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    I regularly road an 8.5 mile commute on a mountain bike with slick tires. It was not a pain at all. I also road the same bike on some pretty rugged dirt roads on the mountain with only a little trouble on the steepest parts.

    My vote is to do the mountain bike and avoid that hill with all that bothersome traffic. Also, test your road bike to be sure it really can't do the trail. Maybe it can.
    ~Diane
    Recumbents: Lightning Thunderbolt, '06 Catrike Pocket. Upright: Trek Mountain Bike.
    8.5 mile commute. I like bike lanes.

  7. #7
    Senior Member d2create's Avatar
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    Same here. I do 11.25 miles each way on a Gary Fisher Tassajara with front suspension fork and it rides like a dream. Yah, it's no where near as efficient as my road bike, but even on the road my roadie would be trashed after a couple weeks of commuting. The MTB lets me not worry about every little crack in the road or jumping onto sidewalks or trails or whatever. Just change out the knobby tires to 1.5" street tires pumped to 80psi or more and you'll be set even on a hard packed trail. Which to answer your question is the way I would choose. Much safer and you get to extend your ride slightly. On the street I get my 42lb tank to move at a steady 16-18mph comfortably.
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  8. #8
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    If you'd like to take up a vairiety of challenges then you got to buy a mountain bike. On the other hand if you want to cover more ground and enjoy the distance work, Road bikes the one for you. Personally if you want a really good work out, go the mountain bike.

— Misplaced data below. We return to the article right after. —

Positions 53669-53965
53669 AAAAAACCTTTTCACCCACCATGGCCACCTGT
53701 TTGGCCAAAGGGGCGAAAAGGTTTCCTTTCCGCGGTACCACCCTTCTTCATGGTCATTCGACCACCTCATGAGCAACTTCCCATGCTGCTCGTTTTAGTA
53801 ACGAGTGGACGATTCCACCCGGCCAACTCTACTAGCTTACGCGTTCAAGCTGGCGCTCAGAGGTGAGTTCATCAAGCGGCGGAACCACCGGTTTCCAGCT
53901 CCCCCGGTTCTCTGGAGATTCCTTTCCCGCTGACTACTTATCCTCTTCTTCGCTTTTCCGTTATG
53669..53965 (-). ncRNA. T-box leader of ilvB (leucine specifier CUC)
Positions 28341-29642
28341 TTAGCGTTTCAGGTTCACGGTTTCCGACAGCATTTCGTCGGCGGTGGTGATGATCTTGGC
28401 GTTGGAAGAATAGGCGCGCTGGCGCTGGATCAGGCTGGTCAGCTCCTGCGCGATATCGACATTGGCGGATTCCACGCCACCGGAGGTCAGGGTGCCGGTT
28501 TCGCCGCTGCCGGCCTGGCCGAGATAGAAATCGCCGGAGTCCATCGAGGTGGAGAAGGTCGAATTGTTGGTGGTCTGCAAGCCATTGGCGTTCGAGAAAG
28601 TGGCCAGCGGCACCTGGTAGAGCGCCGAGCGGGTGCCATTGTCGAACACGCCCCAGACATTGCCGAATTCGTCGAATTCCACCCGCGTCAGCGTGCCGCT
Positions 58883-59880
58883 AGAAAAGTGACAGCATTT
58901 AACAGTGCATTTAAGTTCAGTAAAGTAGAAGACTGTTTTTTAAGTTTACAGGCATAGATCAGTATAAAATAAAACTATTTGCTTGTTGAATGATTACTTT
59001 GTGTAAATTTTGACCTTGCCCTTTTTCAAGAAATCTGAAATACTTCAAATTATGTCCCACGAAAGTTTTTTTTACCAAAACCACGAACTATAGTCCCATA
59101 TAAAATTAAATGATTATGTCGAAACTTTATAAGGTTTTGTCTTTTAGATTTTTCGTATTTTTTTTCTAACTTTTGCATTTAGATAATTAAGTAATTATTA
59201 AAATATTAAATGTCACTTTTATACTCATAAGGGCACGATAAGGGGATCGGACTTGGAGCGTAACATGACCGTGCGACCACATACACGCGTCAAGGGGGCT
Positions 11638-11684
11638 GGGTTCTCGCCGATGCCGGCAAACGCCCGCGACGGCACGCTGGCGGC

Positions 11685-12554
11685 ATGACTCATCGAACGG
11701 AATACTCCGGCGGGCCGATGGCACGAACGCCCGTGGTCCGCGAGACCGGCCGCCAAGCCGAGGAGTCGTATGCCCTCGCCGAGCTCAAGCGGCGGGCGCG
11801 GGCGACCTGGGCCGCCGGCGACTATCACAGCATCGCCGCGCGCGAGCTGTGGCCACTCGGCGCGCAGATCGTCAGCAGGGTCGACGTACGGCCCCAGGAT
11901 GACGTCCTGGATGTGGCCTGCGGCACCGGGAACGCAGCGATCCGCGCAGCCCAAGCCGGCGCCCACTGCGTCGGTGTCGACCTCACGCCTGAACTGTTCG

9. #9
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    another thing, I have the new Fluid 3.0 Norco. It came equiped with with rather wide tyres, I'd like to know whether anyone has had experiance with the fluid 3.0 and if its worth thining up a fraction???? what thinks you?

  10. #10
    Flaming Anarchist tg1896's Avatar
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    I love this bike forum. I get more information and varied points of view in one day than I can by visiting 5 or 6 LBSs. After reading all this, I think I'll take a shot at giving my old Trek its third or fourth incarnation - this time as a cyclocross. Failing that, I'll take the plunge for the MTB. Thanks, folks.
    Tim
    Remember that happiness is a way of travel - not a destination.
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  11. #11
    Life is good RonH's Avatar
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    Quote Originally Posted by tg1896
    After reading all this, I think I'll take a shot at giving my old Trek its third or fourth incarnation - this time as a cyclocross.
    Hi tg1896. I ride from Decatur to Va-Highland area (8.5 miles one way).
    When I started the job I rode my old Raleigh road bike with 700x25 tires, a seatpost rack, and panniers.





    After a few months of hitting every pothole and crappy street repair on my route I decided there must be a more comfortable bike to ride to work and carry all my stuff. I did some research and picked up my new commuter in early December. Its a 2005 Jamis Nova cyclocross bike. The ride is so much better. More relax geometry and slightly fatter tires (700x32 but they look smaller than other 700x32 tires), steel frame (the Raleigh is aluminum), and carbon fork.



    I don't know what part of town you ride through but I vote for the cyclocross.
    My bikes: 2001 Litespeed Tuscany---2015 Cannondale Supersix EVO carbon

    I thought of that while riding my bicycle -- Albert Einstein

  12. #12
    Senior Member madhouse's Avatar